Setting the world right

“… evangelism, which will flourish best if the church is giving itself to works of justice (putting things to rights in the community) and works of beauty (highlighting the glory of creation and the glory yet to be revealed): evangelism will always come as a surprise. You mean there is more? There is a new world, and it has already begun, and it works by healing and forgiveness and new starts and fresh energy? Yes, answers the church, and it comes about as people worship the God in whose image they are made, as they follow the Lord who bore their sins and rose from the dead, as they are in dwelt by his Spirit and thereby given new life, a new way of life, a new zest for life.” — NT Wright, Surprised by Hope

Let us, as the Church, find this hope-shaped mission, abandon our dualism of “saving souls”, and truly be about the work of our Lord.

I am but a shadow of my future self

How I live now matters. My body matters. My mind matters. It is not discarded in the future, so I can treat my current life any way I want.

Current gleanings from NT Wright’s book, Surprised by Hope:

I am but a shadow of my future self.

How I love now matters.

What we do in the present matters. It will last into God’s future. Our vocation. Our gifts. Our actions. Our care. All of it is getting us ready for our future selves.

All along the way we are building for God’s Kingdom.

Surprised By Hope: Rethinking Heaven, The Resurrection, and The Mission of  the Church: N.T. Wright: 9780061551826 - Christianbook.com

Heaven and hell isn’t the ultimate question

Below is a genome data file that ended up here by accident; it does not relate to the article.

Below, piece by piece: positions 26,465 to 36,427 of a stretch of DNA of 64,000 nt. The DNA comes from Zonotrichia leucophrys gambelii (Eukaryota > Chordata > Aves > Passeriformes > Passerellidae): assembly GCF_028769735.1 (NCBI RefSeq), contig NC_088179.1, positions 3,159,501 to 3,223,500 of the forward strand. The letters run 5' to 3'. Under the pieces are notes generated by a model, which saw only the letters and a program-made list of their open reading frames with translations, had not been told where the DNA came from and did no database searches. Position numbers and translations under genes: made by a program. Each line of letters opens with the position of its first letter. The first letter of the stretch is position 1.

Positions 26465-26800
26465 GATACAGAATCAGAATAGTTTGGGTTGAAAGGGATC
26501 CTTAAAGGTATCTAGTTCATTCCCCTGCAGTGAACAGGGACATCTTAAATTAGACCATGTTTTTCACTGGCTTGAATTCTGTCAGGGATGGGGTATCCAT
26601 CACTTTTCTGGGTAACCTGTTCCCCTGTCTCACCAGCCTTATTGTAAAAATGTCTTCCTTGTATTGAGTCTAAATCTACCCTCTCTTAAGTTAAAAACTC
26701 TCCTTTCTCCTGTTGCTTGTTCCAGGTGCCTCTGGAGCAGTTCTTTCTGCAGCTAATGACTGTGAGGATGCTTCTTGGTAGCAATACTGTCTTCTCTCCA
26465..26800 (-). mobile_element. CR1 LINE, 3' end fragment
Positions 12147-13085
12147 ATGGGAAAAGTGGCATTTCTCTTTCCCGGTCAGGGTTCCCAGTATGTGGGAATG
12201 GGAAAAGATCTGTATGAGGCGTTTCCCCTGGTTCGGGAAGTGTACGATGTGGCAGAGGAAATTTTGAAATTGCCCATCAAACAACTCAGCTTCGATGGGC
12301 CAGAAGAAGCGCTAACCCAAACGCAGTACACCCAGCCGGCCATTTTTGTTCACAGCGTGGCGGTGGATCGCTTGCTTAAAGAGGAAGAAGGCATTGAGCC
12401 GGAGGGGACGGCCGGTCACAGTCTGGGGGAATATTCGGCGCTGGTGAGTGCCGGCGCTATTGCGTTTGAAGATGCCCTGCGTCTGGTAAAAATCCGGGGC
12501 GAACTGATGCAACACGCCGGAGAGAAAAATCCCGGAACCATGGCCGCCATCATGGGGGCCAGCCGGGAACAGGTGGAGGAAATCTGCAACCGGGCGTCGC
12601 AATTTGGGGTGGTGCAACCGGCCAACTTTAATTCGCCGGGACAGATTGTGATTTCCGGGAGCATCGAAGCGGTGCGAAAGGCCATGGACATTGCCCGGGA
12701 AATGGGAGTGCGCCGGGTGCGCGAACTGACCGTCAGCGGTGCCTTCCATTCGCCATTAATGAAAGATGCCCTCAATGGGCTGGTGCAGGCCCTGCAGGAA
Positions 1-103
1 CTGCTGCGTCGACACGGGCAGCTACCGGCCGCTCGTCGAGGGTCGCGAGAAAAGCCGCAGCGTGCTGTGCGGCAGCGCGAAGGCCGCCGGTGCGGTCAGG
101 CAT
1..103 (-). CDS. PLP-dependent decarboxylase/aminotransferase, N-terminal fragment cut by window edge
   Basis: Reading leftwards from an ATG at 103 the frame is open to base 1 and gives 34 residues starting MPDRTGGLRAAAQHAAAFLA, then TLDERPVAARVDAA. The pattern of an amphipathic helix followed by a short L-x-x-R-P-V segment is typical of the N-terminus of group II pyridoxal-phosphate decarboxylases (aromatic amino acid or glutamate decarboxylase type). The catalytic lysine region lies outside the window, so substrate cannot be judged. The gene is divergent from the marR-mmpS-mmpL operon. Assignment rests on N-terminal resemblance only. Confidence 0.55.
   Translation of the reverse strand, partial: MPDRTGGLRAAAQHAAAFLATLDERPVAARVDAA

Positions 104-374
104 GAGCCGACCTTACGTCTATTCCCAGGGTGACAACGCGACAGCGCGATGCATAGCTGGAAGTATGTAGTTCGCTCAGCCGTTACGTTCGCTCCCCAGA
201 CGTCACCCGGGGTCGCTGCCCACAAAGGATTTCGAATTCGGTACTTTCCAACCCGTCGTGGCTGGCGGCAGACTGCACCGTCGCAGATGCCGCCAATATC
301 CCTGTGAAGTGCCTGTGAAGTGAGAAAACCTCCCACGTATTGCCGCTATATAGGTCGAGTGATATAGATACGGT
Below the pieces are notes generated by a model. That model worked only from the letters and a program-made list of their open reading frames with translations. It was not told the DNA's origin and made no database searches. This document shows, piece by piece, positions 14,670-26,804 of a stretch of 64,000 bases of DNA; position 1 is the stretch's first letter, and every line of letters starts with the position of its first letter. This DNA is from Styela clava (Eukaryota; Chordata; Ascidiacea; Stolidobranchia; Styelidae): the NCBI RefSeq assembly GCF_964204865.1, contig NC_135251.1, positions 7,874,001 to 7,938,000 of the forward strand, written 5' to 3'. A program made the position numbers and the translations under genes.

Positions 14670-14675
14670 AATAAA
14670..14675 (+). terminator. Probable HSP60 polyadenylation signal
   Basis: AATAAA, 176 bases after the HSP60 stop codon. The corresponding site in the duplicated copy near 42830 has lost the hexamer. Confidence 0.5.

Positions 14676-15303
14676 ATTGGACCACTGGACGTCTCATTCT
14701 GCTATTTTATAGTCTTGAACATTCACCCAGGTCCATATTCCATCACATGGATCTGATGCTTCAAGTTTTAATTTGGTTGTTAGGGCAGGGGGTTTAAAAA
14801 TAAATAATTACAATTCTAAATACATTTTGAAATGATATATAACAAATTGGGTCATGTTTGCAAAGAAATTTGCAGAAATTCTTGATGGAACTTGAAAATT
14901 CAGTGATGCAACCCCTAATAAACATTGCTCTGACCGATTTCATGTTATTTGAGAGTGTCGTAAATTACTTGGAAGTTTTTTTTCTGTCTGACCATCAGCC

If I could get every American conservative Christian to read Surprised by Hope, it would be mandatory reading.

Wright forces my thinking away from what I thought was the ultimate question: Who is going to heaven or hell? (And, did God send them there or did humans choose?)

Maybe we’re asking wrong questions, and this is what stirs me reading this book again. I need to understand what the ultimate questions are, and be willing to surrender my old thinking. Maybe the question isn’t about who is going to “make heaven” and how. Maybe the question is how is God going to redeem and renew his creation through human beings and how is he going to rescue those humans themselves as part of the process but not as the point of it all.

I need my life aligned with HIS ultimate goals, not mine.

Notes on redemption

A few notes jotted down on the plan of redemption from NT Wright’s book, Surprised by Hope.

Redemption isn’t scrapping what’s there and starting from a clean slate. When I read passages talking about a “new heaven and new earth” that was the mentality I had. The old earth (where we live currently) would be burned up and something new would replace it. That isn’t redemption.

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Something missing from the Gospels

I am working my way back through NT Wright’s book, Surprised by Hope, and it is bending my mind all over again. How I used to think about heaven and eternal life was transformed by this book, and I need this refresher.

Wright has the reminder for me that the New Testament witness isn’t about believing in Jesus so that when we die we get to go to heaven. Strangely enough, that is completely absent from the gospel narrative.

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Wrestling with who I am

I am so grateful for the walk I have with the Lord. Struggle as I might, his Spirit keeps leading. When I am walking in discipline it gives room for the Holy Spirit to direct. One of my regular disciplines is to read through the Daily Office Scriptures. In the new Anglican Book of Common Prayer, that is a big chunk every day.

What I have allowed myself to do is simply be on that journey and listen. There are times when the Spirit says, “Slow it down here. Camp here. I have something to talk over with you.”

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